Standard Test Method for Heat and Visible Smoke Release Rates for Materials and Products Using a Thermopile Method
|Publication Date:||1 April 2014|
|ICS Code (Fire-resistance of building materials and elements):||13.220.50|
This test method provides for determining the release rates of heat and visible smoke (Note 1) from materials, products, or assemblies when exposed to different levels of radiant heat.
NOTE 1-Visible smoke is described in terms of the obscuration of transmitted light caused by combustion products released during the tests (see 14.2.1).
This fire-test-response method assesses heat release by a thermal method, thermopile, using a radiant heat source composed of an array of four electrical resistance elements.
This test method provides for radiant thermal exposure of a specimen both with and without a pilot. Piloted ignition results from direct flame impingement on the specimen (piloted, point ignition) or from use of the pilot to ignite gases evolved by pyrolysis of the specimen.
Heat and smoke release are measured from the moment the specimen is injected into a controlled exposure chamber. The measurements are continued during the period of ignition (and progressive flame involvement of the surface in the case of point ignition), and to such a time that the test is terminated.
The apparatus described in this test method is often referred to as the Ohio State University (OSU) rate of heat release apparatus. Configurations A and B are variations on the original design.
This test method is suitable for exposing essentially planar materials, products or assemblies to a constant, imposed external heat flux that ranges from 0 to 80 kW/m2.
This test method is intended for use in research and development and not as a basis for rating, regulatory, or code purposes.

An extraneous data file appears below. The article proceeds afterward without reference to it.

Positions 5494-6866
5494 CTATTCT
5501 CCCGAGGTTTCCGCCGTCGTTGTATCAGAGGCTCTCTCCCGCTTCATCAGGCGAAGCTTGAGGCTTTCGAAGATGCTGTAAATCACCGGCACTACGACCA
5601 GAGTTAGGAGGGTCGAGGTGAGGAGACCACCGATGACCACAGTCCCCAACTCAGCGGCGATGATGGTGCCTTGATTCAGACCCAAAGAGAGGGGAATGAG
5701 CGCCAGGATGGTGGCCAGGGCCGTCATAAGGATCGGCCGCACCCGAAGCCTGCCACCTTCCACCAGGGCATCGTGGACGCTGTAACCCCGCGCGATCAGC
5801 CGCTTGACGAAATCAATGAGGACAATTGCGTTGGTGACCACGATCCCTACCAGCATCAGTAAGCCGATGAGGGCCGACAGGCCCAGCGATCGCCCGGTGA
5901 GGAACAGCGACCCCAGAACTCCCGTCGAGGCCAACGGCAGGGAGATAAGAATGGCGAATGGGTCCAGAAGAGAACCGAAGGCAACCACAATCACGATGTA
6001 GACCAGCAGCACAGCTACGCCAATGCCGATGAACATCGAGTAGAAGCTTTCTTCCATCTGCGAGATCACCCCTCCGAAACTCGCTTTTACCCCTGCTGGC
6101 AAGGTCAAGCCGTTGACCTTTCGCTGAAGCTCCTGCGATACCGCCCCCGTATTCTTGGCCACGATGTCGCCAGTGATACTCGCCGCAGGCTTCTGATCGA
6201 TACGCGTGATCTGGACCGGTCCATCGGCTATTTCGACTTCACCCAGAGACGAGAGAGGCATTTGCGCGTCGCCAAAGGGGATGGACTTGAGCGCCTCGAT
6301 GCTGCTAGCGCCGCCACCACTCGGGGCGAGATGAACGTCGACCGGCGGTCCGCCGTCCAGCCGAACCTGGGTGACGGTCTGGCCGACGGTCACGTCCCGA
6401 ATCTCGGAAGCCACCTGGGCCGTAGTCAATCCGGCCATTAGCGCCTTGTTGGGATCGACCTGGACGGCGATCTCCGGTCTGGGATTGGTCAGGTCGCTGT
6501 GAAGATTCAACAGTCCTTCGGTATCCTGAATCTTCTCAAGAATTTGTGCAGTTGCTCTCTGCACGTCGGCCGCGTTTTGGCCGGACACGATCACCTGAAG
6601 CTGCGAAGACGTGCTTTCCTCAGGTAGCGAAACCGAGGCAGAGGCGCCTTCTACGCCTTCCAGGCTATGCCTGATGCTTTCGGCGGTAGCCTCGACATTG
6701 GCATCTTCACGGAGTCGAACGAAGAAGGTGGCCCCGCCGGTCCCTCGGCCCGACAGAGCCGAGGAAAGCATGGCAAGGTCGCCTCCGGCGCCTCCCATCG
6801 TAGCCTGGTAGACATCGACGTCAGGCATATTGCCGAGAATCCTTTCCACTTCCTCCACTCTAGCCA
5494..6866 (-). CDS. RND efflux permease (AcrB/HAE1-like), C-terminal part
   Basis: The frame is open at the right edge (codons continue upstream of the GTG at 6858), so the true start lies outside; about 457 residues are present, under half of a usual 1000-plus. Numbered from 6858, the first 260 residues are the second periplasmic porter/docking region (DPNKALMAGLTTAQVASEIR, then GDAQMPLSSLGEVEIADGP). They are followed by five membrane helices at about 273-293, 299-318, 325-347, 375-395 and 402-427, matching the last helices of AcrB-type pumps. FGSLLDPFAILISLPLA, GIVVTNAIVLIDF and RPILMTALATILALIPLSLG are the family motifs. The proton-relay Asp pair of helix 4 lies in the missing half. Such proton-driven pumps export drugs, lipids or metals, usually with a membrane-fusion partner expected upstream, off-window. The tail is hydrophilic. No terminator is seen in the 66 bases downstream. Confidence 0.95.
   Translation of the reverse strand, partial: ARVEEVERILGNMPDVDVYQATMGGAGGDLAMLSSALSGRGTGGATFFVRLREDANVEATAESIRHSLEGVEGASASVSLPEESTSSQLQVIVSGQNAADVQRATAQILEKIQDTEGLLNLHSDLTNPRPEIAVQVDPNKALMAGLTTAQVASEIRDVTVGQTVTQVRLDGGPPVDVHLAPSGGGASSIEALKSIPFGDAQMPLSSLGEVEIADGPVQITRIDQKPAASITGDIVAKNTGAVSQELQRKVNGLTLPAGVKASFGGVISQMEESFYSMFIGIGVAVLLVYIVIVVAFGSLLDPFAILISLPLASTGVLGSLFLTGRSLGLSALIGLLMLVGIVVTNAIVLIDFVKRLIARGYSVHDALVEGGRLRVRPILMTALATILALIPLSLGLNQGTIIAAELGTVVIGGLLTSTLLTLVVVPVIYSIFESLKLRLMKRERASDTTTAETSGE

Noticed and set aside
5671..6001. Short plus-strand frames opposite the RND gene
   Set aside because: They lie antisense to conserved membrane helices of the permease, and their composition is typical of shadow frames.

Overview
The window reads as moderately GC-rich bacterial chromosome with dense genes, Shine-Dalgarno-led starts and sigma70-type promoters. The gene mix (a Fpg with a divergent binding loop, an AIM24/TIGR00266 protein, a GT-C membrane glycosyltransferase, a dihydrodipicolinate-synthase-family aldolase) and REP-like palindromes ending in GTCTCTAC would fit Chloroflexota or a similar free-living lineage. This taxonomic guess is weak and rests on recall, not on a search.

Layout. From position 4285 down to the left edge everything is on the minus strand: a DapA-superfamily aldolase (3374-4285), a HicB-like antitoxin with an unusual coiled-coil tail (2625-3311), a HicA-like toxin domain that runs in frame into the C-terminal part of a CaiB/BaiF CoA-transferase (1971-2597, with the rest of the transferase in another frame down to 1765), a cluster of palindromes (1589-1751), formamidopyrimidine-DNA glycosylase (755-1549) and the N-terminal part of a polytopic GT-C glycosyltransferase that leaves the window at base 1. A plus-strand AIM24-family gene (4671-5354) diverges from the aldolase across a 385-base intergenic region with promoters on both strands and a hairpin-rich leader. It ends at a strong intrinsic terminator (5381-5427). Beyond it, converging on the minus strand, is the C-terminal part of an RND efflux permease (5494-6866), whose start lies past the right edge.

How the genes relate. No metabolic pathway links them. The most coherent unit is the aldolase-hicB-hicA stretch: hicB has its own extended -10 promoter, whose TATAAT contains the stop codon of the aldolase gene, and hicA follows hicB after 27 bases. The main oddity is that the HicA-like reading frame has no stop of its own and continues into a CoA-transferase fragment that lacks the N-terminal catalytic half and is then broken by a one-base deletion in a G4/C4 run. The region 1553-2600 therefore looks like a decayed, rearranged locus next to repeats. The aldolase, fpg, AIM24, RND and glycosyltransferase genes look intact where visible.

The apparatus described in this test method has been used in two configurations. Configuration A is that which is used by the Federal Aviation Administration for assessing materials for aircraft use, at an external heat flux of 35 kW/m2 (DOT/FAA/AR-00/12), while configuration B is suitable, at various incident heat fluxes, for research and development purposes.
This test method does not provide information on the fire performance of the test specimens under fire conditions other than those conditions specified in this test method. Known limitations of this test method are described in 1.9.1 - 1.9.5.
Heat and smoke release rates depend on a number of factors, including the formation of surface char, the formation of an adherent ash, sample thickness, and the method of mounting.
Heat release values are a function of the specific specimen size (exposed area) tested. Results are not directly scaleable to different exposed surface areas for some products.
The test method is limited to the specified specimen sizes of materials, products, or assemblies. If products are to be tested, the test specimen shall be representative of the product in actual use. The test is limited to exposure of one surface; the options for exposed surface are vertical and horizontal facing up.
At very high specimen heat release rates, it is possible that flaming is observed above the stack, which makes the test invalid.
No general relationship has been established between heat release rate values obtained from horizontally and vertically oriented specimens. Specimens that melt and drip in the vertical orientation shall be tested horizontally.
The values stated in either SI units or inch-pound units are to be regarded separately as standard. The values stated in each system may not be exact equivalents; therefore, each system shall be used independently of the other. Combining values from the two systems may result in non-conformance with the standard.
Fire testing involves hazardous materials, operations, and equipment. See Section 6.
This standard is used to measure and describe the response or materials, products, or assemblies to heat and flame under controlled conditions, but does not by itself incorporate all factors required for fire hazard or fire risk assessment of the materials, products, or assemblies under actual fire conditions.
This standard does not purport to address all of the safety concerns, if any, associated with its use. It is the responsibility of the user of this standard to establish appropriate safety and health practices and determine the applicability of regulatory limitations prior to use.
Fire testing is inherently hazardous. Adequate safeguards for personnel and property shall be employed in conducting these tests.